Please turn on javascript in your browser to play chess.
Science Forum

Science Forum

  1. Standard member sonhouse
    Fast and Curious
    21 Jul '17 11:15
    https://phys.org/news/2017-07-scientists-gravitational-anomaly-earth_1.html

    Me no comprendo. what do they mean by gravitational anomaly anyway?
  2. 21 Jul '17 11:57
    I think it is a case of a journalist trying to dumb it down for the layman and failing (possibly because said journalist didn't understand it either).

    Enjoy:
    https://en.wikipedia.org/wiki/Gravitational_anomaly


    Original nature article (not free to see more than the summary)
    http://www.nature.com/nature/journal/v547/n7663/full/nature23005.html?foxtrotcallback=true
  3. Standard member sonhouse
    Fast and Curious
    21 Jul '17 12:11
    Originally posted by @twhitehead
    I think it is a case of a journalist trying to dumb it down for the layman and failing (possibly because said journalist didn't understand it either).

    Enjoy:
    https://en.wikipedia.org/wiki/Gravitational_anomaly


    Original nature article (not free to see more than the summary)
    http://www.nature.com/nature/journal/v547/n7663/full/nature23005.html?foxtrotcallback=true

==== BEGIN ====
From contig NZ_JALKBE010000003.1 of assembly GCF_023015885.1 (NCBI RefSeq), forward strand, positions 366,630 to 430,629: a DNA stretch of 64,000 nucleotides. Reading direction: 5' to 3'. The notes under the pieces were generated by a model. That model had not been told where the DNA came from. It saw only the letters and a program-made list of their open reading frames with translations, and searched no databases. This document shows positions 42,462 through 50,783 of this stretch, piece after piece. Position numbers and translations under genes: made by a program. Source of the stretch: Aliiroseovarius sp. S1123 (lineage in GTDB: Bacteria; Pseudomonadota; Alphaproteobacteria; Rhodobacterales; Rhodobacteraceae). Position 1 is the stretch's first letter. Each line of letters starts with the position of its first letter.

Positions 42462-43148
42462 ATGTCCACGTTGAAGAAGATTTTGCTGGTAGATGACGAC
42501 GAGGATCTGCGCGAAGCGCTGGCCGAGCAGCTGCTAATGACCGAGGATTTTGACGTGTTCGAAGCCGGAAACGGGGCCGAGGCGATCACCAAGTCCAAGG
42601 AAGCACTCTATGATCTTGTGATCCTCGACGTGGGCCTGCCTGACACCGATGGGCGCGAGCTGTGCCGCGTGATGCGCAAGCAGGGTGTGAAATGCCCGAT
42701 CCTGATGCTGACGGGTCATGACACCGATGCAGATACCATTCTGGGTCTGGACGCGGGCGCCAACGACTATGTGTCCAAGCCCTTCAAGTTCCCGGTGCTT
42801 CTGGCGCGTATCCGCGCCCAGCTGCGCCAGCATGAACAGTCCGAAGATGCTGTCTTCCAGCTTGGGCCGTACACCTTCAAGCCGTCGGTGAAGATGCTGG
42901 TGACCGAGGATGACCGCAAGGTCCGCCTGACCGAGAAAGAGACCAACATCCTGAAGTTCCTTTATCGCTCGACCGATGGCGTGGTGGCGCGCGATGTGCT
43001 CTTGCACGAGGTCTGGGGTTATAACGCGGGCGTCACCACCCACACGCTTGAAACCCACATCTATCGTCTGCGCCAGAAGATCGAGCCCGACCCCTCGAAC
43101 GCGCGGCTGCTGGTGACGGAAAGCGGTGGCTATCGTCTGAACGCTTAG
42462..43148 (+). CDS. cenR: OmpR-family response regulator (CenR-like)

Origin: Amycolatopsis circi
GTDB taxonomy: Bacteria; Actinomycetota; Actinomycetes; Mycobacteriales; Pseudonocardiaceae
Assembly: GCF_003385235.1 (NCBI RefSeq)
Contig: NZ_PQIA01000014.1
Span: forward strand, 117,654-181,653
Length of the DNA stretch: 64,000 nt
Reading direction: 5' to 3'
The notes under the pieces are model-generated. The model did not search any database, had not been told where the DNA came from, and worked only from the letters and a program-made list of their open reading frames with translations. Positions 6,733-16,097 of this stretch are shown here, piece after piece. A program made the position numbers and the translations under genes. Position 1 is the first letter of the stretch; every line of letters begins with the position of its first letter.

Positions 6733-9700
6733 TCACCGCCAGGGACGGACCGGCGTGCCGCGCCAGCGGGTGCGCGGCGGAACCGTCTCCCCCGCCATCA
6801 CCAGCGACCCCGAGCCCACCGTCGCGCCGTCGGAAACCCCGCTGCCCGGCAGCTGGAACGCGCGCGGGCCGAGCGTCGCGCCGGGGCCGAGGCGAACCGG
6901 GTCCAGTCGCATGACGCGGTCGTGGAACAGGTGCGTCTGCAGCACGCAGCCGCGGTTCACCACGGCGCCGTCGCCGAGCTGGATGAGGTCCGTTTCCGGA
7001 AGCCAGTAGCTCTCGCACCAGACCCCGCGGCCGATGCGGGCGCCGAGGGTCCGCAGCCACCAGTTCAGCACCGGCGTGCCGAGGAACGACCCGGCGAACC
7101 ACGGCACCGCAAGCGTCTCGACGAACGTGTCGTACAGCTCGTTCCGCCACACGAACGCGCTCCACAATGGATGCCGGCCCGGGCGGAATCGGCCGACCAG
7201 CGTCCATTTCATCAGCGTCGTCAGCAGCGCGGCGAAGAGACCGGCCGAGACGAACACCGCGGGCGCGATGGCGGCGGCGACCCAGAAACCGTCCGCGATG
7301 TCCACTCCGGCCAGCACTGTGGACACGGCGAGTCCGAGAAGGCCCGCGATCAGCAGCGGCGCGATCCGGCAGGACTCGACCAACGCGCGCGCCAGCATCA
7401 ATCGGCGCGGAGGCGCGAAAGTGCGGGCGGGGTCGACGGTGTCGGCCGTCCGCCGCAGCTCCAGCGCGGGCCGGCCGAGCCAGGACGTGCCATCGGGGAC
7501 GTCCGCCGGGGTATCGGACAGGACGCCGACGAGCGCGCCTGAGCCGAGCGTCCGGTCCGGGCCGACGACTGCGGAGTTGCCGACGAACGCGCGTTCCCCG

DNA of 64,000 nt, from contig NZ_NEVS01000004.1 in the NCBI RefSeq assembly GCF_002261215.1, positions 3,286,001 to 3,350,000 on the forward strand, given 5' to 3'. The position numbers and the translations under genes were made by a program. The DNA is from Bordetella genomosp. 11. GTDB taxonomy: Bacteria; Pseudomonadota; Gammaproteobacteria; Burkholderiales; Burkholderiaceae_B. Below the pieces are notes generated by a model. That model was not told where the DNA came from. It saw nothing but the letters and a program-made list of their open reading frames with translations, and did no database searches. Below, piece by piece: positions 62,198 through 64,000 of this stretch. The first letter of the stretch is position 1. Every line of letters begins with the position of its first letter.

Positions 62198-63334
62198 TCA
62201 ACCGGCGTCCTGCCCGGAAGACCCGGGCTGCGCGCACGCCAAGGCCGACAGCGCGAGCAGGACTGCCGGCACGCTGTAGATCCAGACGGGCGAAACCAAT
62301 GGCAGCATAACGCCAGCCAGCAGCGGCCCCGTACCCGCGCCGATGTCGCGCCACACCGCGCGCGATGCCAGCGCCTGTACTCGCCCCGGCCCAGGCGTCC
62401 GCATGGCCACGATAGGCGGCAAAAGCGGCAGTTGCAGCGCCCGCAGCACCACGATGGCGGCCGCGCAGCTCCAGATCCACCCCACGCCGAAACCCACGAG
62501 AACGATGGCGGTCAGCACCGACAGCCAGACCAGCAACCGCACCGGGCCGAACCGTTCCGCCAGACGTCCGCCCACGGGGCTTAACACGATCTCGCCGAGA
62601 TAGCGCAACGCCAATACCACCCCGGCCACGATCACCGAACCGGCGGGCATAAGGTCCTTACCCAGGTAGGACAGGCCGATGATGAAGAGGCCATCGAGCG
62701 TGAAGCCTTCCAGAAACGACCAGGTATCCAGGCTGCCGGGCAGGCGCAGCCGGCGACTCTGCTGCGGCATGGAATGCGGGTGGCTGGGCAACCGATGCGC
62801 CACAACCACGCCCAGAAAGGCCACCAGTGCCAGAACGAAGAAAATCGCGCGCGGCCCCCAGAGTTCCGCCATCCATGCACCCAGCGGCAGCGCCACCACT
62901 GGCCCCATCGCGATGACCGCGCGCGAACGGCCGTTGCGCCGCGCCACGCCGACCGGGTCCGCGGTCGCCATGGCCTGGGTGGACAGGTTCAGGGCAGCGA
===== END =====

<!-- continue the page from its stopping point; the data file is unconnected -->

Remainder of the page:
Is this 'anomaly' something that relates to sci fi stuff like anti-gravity? What is the practical use of such?
  4. 21 Jul '17 13:01 / 1 edit
    Originally posted by @sonhouse
    Is this 'anomaly' something that relates to sci fi stuff like anti-gravity?
    No, I don't think so.

    What is the practical use of such?
    They seem to suggest it has uses in the semi conductor industry, but far more importantly for us, it provides a test of quantum theories of gravity and general relativity. If confirmed it provides either confirmation or contradiction to particular theories in fundamental physics.
    But it requires specialist knowledge (that I lack) to know exactly what its all about.
  5. Standard member sonhouse
    Fast and Curious
    21 Jul '17 13:26
    Originally posted by @twhitehead
    No, I don't think so.

    [b]What is the practical use of such?

    They seem to suggest it has uses in the semi conductor industry, but far more importantly for us, it provides a test of quantum theories of gravity and general relativity. If confirmed it provides either confirmation or contradiction to particular theories in fundamental physics.
    But it requires specialist knowledge (that I lack) to know exactly what its all about.[/b]
    I wonder what the connection would be to more sensitive sensors they alluded to? I guess it's one of those fundamental discoveries where nobody knows what it will lead to.